There was some sort of vacuum which was leading to a constitutional crisis after President Umaru Yarâ€™ Adua was flown abroad for medical treatment without handing over authority to his vice. The National Assembly however rose to the occasion and adopted what was called â€˜the doctrine of necessityâ€™ to save the situation by empowering Vice President Goodluck Jonathan as the acting President. Some people have argued for and against this development.Â What is your own position on this?
Nigeria found itself in an unfortunate situation. As a country, we needed to continue as one indivisible entity. It seems to me that when Nigeria is faced with a situation where they have to find the means to go on living as a country they always rose to the occasion.Â The legal propriety or necessity to comment on the issue does not arise at all, because personally as a Nigerian, I am happy that we were able to device a means to go on living together as a nation. If I were to sit on the issue as a Judge or in a court, perhaps one will need to consider the jurisprudence governing the situation.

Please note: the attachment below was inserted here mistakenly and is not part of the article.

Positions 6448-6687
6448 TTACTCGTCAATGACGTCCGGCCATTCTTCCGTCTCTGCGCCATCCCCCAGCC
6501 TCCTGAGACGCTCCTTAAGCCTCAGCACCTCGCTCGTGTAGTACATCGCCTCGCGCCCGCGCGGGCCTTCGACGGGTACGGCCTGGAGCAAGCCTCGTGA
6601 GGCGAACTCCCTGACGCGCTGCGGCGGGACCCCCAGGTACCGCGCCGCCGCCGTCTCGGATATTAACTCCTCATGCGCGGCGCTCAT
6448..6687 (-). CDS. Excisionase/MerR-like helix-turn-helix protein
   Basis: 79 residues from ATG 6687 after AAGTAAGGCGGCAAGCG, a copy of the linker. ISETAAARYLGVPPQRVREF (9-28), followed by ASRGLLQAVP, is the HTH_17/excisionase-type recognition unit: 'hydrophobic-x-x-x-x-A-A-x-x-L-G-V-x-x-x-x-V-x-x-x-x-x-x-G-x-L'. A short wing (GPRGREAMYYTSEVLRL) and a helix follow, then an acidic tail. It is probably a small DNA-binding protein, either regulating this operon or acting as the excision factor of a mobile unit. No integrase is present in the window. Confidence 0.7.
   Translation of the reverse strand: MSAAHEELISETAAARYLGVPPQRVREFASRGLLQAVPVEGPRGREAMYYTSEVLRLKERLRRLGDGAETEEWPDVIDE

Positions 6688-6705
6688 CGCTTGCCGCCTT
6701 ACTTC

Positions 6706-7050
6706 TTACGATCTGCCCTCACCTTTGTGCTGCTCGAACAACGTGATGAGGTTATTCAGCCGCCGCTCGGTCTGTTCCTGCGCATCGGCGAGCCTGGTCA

I am not in a court, so I am not looking at the issue as a court, but as a Nigerian. As a nation, we had difficulty somehow, and we devised a means to go on living as a country, this is because, we did not know what would have happened if the National Assembly did not do something. Looking at the issue from that angle, we should congratulate ourselves that we were able to bail out of the difficult situation. I have heard so many opinions from different people, condemning the doctrine of necessity, but the question we should ask ourselves is that what alternative do we have in those difficult circumstances. It is from that angle I looked at the matter.